Travelling to origin and seeing where the coffee you brew everyday comes from is one of the most exciting things I can think of, so when the opportunity came up for me to visit El Salvador and help source KIN+ILK’s direct trade coffee - naturally I jumped at the chance.
At KIN+ILK our brand has always revolved around the idea of collaboration. Building on the relationships that Clifton Coffee Roasters have with coffee producers in El Salvador, we have been able to offer coffee that is directly sourced from farmers & producers, without the need for importers or ‘middle men’. Buying directly and forming these relationships is beneficial for coffee producers but also for consumers who end up with a product with 100% traceability.
El Salvador was once the third largest coffee producer in the world, and during the 1980’s the coffee industry accounted for 50% of the country’s GDP. After a decade long civil war, coupled with poorly implemented land reform - yields and exports declined dramatically.
Despite all of this, there are coffee producers growing outstanding coffee and there has been an additional focus on producing specialty grade coffee rather than mass market commodity coffee.
For my visit to El Salvador, I was joining up with Clifton Coffee Roasters on their annual sourcing trip to the region. Clifton have made a bold step to go direct and buy from the producers in an effort to improve traceability, transparency, coffee quality and building valuable relationships with coffee producers in the region. Their direct trade offering from El Salvador is called the E1 project, having chosen El Salvador as the perfect origin due to the versatility & quality of the coffee grown in the region.
One of the relationships that has proven to be invaluable is with Fernando Lima. The Lima family own many farms in the Santa Ana region of El Salvador and are the most decorated Cup of Excellence winning family of all time globally. Fernando and his brother, Riccardo Lima were fantastic hosts - on our final night in San Salvador we had the privilege to have dinner with Fernando and his wife.
We spent the majority of our time in El Salvador visiting farms & coffee mills, from our base in San Salvador, we travelled west towards the Cordillera de Apaneca volcanic mountain range. The ride through the city into the surrounding country was fascinating, from the colourful busses to the striking level of poverty. We left the highway and began our ascent up steep, windy roads which are only accessible via foot or 4x4 to the coffee farms at high altitude.
One such farm is Finca El Corozo - a farm situated on Ilamatepec, a huge volcano which erupted in 2005 covering the farm in over a foot of volcanic ash. Fernando has rebuilt the farm, planting both Pacamara & Bourbon varietals which are thriving in part due to the fertile volcanic soil.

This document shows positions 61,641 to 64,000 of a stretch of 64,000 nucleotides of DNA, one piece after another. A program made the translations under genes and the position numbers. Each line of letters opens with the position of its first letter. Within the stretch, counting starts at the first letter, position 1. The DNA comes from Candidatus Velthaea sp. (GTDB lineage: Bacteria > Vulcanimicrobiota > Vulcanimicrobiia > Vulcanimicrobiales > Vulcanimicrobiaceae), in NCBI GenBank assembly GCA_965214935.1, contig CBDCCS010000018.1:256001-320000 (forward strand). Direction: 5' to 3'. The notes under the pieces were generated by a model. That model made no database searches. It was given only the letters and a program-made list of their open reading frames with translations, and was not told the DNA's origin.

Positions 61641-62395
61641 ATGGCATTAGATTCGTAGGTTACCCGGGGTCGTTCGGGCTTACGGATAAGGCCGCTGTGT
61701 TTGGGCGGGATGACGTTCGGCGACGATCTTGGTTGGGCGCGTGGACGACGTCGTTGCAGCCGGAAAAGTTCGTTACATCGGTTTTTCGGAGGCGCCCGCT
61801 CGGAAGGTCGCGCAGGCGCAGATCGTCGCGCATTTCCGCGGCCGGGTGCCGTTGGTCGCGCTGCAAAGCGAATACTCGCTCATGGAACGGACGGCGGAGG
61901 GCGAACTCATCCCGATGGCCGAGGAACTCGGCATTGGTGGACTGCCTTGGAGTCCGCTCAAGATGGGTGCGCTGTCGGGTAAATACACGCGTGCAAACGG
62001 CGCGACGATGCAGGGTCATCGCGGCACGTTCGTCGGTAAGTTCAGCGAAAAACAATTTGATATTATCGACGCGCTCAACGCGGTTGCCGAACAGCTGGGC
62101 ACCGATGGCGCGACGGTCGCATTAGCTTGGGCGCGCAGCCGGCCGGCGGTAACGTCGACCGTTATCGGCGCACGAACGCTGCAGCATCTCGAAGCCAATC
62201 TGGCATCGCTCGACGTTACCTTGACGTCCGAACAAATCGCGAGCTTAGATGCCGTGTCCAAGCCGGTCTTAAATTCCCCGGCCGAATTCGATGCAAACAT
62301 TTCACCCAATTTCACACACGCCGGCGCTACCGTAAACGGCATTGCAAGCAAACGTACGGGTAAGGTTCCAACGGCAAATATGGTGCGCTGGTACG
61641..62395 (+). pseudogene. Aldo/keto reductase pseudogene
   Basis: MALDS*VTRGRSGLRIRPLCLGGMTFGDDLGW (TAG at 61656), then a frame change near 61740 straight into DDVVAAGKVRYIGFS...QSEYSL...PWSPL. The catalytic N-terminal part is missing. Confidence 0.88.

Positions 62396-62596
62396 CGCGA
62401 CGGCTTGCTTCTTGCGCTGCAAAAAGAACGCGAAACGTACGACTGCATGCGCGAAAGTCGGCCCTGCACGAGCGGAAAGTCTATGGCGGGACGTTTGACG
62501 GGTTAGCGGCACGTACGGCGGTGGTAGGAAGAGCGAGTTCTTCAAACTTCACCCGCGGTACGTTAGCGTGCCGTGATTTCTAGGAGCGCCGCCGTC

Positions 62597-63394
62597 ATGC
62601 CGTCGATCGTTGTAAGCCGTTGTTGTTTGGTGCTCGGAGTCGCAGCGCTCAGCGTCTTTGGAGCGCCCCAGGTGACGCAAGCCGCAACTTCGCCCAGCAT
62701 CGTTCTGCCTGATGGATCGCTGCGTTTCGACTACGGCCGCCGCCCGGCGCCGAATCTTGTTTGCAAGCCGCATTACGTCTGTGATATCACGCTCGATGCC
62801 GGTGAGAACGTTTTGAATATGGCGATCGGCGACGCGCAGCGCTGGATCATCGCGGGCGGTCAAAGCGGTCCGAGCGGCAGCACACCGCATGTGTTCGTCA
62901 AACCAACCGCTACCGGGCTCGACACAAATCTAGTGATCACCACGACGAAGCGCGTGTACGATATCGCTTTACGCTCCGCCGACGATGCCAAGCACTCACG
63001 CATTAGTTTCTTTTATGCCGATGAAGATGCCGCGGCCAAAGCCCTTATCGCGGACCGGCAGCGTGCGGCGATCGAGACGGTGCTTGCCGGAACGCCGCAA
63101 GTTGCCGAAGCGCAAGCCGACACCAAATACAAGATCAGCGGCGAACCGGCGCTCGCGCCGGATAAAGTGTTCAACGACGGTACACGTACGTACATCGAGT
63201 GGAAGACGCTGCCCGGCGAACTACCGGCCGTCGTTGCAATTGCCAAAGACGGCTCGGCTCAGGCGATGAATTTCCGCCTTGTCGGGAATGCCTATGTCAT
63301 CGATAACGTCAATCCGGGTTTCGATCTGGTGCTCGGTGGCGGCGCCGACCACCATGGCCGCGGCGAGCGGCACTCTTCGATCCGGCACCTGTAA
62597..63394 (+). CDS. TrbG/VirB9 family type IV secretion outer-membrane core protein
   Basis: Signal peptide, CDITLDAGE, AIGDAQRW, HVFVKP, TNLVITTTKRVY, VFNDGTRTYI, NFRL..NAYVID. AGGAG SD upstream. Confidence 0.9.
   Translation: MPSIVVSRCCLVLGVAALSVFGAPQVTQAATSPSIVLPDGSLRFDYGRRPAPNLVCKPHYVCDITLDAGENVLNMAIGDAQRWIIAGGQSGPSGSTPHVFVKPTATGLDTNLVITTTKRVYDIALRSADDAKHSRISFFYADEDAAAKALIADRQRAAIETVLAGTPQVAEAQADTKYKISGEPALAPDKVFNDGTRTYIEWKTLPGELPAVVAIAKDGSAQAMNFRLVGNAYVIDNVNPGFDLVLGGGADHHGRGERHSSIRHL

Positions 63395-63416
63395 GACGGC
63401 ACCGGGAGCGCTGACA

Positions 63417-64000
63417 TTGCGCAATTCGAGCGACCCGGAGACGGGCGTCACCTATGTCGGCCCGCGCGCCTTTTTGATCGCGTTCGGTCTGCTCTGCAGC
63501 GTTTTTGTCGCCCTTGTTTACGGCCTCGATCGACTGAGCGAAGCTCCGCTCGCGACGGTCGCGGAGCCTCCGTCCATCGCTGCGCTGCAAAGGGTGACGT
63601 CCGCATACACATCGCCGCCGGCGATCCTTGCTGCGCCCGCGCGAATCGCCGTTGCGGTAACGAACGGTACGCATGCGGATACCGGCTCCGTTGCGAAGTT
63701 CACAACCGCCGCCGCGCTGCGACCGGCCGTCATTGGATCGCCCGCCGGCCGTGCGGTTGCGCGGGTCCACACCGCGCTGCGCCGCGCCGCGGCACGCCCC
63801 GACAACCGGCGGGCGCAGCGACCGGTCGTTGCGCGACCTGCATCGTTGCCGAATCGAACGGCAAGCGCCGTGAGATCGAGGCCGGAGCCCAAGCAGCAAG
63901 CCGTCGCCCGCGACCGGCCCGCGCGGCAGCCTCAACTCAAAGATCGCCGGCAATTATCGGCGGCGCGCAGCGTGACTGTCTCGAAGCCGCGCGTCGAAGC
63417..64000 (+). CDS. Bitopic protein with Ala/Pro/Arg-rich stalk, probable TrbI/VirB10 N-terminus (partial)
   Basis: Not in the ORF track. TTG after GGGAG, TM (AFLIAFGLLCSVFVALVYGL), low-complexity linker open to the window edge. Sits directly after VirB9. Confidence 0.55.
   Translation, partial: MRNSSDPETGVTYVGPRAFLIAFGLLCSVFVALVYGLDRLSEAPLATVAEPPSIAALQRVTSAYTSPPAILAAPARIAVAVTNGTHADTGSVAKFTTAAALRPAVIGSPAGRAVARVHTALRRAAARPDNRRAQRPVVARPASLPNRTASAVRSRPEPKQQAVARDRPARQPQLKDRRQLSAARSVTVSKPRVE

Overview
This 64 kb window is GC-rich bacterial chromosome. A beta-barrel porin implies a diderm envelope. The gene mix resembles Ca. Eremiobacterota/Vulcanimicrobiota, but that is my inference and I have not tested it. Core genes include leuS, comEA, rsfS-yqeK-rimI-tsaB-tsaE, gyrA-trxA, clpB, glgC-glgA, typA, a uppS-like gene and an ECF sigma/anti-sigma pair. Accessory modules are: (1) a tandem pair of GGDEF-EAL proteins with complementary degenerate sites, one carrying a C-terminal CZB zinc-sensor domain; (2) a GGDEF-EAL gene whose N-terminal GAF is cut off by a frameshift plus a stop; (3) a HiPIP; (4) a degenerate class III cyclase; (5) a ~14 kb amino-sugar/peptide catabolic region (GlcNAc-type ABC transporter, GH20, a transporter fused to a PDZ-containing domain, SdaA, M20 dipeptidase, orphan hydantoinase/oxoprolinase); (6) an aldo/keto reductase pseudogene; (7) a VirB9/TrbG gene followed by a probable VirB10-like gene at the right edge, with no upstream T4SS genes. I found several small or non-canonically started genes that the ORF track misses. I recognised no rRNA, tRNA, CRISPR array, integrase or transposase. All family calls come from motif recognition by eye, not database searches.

Another farm owned by the Lima family that we visited was Mirrivale, located high up in the mountains and shaded by cloud cover on one side but not the other in something that I can only describe as a microclimate. The cherries here were in huge bunches, only a few days from harvest - this farm was one of the most beautiful places i’ve ever been.
Next on the itinerary - Cuzcachapa mill, this is where coffee producers from the surrounding area come to process and get their coffees ready for export. Here we blind tasted & cupped the coffees available for purchase. One coffee on the table stood out for it’s sweetness and that turned out to be coffee from the El Corozo farm we visited.
Before we started tasting and comparing the coffees on offer at the mill, I knew that I was after a coffee that would make a great espresso - something that would taste great in milk as well as black. We tried the coffee from Finca El Corozo processed naturally, honey and washed, I picked out the honey process because it has the incredible sweetness and body I was after in our house espresso at KIN+ILK.
The trip was a perspective changing experience. Witnessing the sheer passion & hard work that coffee producers such as Fernando and Riccardo put into the quality of their exports was truly inspiring. Their knowledge of not just producing coffee at origin, but other aspects of the industry was surprising to me, but maybe I should have expected that - their livelihood depends on it after all.
One thing that I didn’t expect was the low density of the high altitude farms, I expected to be wandering through vineyard-like rows of coffee bushes but the farms we visited were more unorganised and low density. Thinking about how much coffee we can go through in a busy morning rush and how that relates to acreage on a farm was truly perspective changing!
We returned to the UK having tasted some incredible coffees. It was the first trip to origin for three of the four of us that travelled to El Salvador and we left with newfound perspectives and respect for the people that produce the coffee we use everyday.
We're excited to share the coffee we tasted in El Salvador - and can’t wait for you to try our very own Finca El Corozo very soon!